Symptomology and epidemiology of Exobasidium leaf and fruit spot of blueberry
During the past decade, the state of Georgia has become one of the largest producers of cultivated blueberries in the United States. As production has expanded and intensified, several new blueberry diseases have emerged, with Exobasidium leaf and fruit spot, caused by the newly described fungal pathogen Exobasidium maculosum, being one of the most recent. The disease affects both rabbiteye and southern highbush cultivars, causing leaf spotting early in the season as well as green spots on ripe fruit that can result in the rejection of the fruit at the packinghouse. The pathogen produces both basidiospores and yeast cells, but its life cycle, including overwintering biology and primary and secondary inocula, is currently unknown. To fill these knowledge gaps, epidemiological field studies that included trap plants, leaf spot demographic surveys on naturally infected field plants, and epiphytic population monitoring were initiated in 2014. Monitoring of surface populations showed that E. maculosum is capable of overwintering epiphytically on all blueberry tissues tested during dormancy. Shoot demography and trap plant data suggested that dispersal of primary inoculum occurs shortly after leaf and flower emergence in the spring, and that infection occurs primarily on young and tender tissue and is favored by prolonged rainy periods. Disease progress curves indicated that the disease is active from March through late May, and that initial fruit and leaf infection may occur simultaneously. Additional observations revealed a novel symptom type, lesions on emerging shoots causing girdling and blighting. Initial results suggest that the disease is monocyclic, but further confirmatory studies are needed to fully elucidate disease epidemiology and pathogen life cycle.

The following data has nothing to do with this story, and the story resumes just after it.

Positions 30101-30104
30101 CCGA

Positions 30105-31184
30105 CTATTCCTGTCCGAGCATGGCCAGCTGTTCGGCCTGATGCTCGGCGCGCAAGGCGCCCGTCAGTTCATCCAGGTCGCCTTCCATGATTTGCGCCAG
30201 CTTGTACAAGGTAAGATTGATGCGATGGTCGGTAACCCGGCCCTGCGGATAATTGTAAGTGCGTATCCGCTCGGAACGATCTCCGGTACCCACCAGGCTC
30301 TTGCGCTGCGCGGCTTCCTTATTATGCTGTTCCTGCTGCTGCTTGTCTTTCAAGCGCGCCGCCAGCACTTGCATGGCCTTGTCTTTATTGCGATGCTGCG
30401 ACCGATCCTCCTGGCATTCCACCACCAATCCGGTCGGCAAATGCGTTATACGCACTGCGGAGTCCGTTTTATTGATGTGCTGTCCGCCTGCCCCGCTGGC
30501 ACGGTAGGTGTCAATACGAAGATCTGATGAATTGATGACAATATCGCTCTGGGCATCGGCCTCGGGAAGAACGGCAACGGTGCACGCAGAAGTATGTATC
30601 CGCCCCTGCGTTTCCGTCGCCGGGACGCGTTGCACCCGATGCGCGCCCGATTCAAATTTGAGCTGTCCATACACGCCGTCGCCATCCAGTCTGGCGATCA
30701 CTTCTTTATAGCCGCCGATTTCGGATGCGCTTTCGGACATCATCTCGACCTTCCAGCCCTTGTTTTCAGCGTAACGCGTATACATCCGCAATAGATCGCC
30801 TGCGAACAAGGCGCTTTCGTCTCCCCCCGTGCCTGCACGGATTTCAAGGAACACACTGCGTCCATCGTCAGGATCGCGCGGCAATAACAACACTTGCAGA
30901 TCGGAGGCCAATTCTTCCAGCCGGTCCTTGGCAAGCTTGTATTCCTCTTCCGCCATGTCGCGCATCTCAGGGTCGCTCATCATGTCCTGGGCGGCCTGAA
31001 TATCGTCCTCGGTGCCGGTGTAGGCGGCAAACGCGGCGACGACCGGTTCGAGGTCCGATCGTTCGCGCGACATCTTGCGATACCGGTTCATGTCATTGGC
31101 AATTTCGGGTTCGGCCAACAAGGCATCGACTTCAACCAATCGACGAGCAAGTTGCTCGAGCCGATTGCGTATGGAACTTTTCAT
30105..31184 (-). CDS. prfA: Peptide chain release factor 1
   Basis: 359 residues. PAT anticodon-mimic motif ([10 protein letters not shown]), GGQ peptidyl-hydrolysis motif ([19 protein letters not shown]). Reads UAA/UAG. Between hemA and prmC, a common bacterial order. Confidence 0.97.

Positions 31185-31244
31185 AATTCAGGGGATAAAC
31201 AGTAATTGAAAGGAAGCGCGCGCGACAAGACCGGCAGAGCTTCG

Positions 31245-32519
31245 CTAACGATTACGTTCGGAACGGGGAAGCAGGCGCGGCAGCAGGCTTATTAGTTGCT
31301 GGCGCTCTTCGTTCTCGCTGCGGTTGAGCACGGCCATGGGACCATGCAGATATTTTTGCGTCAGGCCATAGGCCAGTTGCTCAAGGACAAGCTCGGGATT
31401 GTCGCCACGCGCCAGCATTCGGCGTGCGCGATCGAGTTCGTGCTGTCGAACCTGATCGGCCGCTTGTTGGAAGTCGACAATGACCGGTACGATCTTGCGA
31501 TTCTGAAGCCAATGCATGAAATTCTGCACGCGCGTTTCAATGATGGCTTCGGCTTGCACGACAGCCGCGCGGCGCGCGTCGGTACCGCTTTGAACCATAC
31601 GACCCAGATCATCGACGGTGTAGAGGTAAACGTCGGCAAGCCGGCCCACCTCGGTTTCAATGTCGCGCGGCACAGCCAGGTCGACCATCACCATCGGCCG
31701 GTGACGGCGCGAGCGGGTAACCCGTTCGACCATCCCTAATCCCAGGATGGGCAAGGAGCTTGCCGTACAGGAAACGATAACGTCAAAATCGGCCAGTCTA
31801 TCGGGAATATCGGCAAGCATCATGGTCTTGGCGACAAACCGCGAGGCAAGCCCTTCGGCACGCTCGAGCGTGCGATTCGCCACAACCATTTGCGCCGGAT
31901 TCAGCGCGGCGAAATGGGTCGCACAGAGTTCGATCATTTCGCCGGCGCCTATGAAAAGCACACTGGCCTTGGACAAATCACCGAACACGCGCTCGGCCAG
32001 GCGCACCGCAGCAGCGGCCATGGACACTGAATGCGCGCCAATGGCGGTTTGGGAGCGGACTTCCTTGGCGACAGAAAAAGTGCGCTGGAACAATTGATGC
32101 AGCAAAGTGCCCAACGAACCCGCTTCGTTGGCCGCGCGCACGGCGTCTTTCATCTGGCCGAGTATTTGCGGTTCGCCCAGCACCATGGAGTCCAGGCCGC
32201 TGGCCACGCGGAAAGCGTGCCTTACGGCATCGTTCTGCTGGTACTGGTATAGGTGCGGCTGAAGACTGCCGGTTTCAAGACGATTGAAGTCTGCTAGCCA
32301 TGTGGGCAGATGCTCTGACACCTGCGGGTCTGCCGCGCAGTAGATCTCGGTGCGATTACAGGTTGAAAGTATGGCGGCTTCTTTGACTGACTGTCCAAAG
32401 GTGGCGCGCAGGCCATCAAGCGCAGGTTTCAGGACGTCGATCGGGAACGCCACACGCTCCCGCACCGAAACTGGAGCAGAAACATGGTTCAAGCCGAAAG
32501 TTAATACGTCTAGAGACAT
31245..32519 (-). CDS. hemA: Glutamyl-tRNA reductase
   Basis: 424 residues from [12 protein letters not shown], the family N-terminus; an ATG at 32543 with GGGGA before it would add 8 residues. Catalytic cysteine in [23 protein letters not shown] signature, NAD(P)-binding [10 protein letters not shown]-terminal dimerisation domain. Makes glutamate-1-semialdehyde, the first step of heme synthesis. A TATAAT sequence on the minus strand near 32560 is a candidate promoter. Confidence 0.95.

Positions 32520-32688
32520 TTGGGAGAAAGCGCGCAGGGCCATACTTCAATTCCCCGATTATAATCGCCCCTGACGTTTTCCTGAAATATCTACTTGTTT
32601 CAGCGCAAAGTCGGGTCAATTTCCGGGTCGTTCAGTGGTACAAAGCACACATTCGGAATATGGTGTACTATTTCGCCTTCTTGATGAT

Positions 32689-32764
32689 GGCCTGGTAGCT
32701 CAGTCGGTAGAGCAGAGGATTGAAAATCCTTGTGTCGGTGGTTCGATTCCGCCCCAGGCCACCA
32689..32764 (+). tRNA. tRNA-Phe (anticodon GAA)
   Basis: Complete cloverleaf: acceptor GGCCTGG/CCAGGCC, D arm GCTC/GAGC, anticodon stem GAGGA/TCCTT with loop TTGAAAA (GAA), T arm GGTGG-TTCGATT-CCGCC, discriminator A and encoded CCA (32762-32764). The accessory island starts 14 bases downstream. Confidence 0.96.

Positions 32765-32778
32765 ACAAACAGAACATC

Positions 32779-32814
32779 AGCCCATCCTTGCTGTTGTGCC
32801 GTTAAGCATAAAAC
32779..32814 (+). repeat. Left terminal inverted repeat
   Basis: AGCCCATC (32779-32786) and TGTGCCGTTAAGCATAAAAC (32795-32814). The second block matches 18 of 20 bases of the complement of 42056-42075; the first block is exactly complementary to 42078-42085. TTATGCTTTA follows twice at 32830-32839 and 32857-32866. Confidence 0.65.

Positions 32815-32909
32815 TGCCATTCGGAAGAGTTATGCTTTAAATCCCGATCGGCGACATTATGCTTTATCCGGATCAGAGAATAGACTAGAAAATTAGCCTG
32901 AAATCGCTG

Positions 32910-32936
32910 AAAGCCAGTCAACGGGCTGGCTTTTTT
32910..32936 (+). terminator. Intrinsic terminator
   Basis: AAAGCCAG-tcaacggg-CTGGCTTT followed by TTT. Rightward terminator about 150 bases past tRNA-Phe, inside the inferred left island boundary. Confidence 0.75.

Ingram, R.J., Allen, R.M. and Scherm, H. (2017). Symptomology and epidemiology of Exobasidium leaf and fruit spot of blueberry. Acta Hortic. 1180, 205-214
Exobasidium maculosum, emerging disease, rabbiteye blueberry, Vaccinium virgatum, disease cycle, shoot blight